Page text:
Gamification Strategy: Wrap up the content into a story that is told by the learners, each acting as travel agents, while the facilitator acts as the potential traveler. Allow for a trial-and-error approach to teaching the system, encouraging colleagues to assist one another.
Activity Design: As soon as the live lesson begins, launch application sharing so all participants can see the new reservation system. Tell the class you are planning a vacation, and want them to help you make the reservations. Call on one participant and turn over control. That person should book your air travel, asking questions based on previous experience as an agent, and inputting data into the system, with the rest of the class watching. When the “agent” has trouble, pause the story and have the group assist with troubleshooting the system. Each learner gets the opportunity to book a car, hotel, activities, and then deal with more complex changes to existing reservations.
Why this works: By drawing on the learners’ existing knowledge and building on what a colleague already has accomplished, this story-based approach provides motivation for everyone to stay engaged and pay attention throughout the exercise, and teaches them to transfer what they know about the existing system to the new system. It eliminates a lecture-based approach to systems training, and we all want that! Also, it provides freedom to fail—if a learner doesn’t know what to do, he or she can call on colleagues for help.
3. OBJECTIVE: During new hire orientation, utilize corporate intranet resources to take advantage of embedded learning opportunities.
Gamification Strategy: Design a scavenger hunt, and use badges and leaderboards to show individual progress. Include badges for collaboration. This promotes individual accomplishment, as well as collaboration.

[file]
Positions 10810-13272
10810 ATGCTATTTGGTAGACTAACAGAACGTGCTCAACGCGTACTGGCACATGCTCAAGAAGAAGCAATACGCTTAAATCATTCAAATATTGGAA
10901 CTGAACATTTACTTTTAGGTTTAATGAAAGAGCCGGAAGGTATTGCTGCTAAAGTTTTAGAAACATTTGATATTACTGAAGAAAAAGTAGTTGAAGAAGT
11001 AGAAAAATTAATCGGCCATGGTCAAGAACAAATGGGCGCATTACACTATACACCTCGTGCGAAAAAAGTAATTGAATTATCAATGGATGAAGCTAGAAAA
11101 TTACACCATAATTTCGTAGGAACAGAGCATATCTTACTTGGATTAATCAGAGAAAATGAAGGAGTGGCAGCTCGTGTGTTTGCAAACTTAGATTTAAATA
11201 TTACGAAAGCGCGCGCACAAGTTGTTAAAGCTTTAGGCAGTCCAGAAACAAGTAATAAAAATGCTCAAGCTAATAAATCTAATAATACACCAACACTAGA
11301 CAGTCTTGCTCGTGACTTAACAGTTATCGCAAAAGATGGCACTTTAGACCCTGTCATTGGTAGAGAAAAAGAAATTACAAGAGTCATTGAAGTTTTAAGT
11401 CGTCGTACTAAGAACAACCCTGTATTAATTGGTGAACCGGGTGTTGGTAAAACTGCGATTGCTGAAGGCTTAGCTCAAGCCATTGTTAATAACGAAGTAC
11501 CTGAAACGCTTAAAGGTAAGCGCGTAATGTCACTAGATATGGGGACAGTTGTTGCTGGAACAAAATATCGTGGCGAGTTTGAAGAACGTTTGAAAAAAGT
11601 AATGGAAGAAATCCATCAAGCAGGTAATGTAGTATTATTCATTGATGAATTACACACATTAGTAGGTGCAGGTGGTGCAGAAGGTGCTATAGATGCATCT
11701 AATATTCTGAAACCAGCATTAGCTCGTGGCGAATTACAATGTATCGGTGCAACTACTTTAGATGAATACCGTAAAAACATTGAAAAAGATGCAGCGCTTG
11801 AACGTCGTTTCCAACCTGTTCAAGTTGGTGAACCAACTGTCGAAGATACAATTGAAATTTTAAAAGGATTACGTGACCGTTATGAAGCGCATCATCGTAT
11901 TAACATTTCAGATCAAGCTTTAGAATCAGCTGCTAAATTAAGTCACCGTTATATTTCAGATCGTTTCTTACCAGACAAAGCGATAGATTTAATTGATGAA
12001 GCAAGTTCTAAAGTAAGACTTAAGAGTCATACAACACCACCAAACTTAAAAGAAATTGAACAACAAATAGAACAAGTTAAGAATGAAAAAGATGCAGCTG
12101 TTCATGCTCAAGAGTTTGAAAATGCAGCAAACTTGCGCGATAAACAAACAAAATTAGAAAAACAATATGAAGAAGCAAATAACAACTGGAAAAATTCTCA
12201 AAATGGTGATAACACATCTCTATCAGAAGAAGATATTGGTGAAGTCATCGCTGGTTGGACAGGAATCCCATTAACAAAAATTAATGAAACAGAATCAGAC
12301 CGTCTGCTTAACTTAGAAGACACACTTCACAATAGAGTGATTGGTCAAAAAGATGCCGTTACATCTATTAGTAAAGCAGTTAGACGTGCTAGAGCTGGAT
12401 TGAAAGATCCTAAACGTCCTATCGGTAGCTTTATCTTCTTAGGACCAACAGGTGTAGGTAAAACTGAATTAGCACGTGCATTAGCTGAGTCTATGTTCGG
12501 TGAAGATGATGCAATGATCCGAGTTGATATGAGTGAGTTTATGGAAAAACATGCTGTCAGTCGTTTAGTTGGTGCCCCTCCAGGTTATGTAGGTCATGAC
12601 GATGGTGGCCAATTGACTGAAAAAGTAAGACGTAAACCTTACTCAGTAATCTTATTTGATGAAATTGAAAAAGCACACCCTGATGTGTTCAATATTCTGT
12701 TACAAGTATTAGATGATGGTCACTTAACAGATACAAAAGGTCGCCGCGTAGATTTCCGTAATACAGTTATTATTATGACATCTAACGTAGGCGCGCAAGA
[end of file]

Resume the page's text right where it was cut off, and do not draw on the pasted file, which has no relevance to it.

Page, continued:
Activity Design: Convene a new hire orientation program via the virtual classroom, and tell learners they will spend the next two hours learning how to use online resources to learn about benefits, products, and IT support. Provide a PDF that lists the various intranet sites that can help them, and a list of 15 questions they need to research and answer. Answers are posted to an online system, and points are earned for each answer/accomplishment. Learners can research the answers on their own or use chat to work with others in the group. The virtual classroom screen updates the accomplishments (via a leaderboard) while the learners work on their own system. As a final step, have each learner post a question he or she has about the company. When the class comes back together, discuss the individual questions, rather than the basic content learners researched on their own.
Why this works: Lectures about basics often are not engaging, and don’t take advantage of the energy a new hire brings to the class. By allowing learners to do the research on their own, they’ll get more than the content—they’ll learn how to find the information again later on. Finally, you can be comfortable knowing that the discussion component of the class is relevant and meaningful to the group.
Notice that a common element in all of these examples is the minimization of lecture-based content—most of the learning comes from participation in the gamified activities. The key is spending time designing experiences up front that meet your learning objectives and take advantage of the collaboration opportunities provided by the virtual classroom.
This article originally appeared in Training Magazine Online on August 21, 2015 in the column "Virtually There."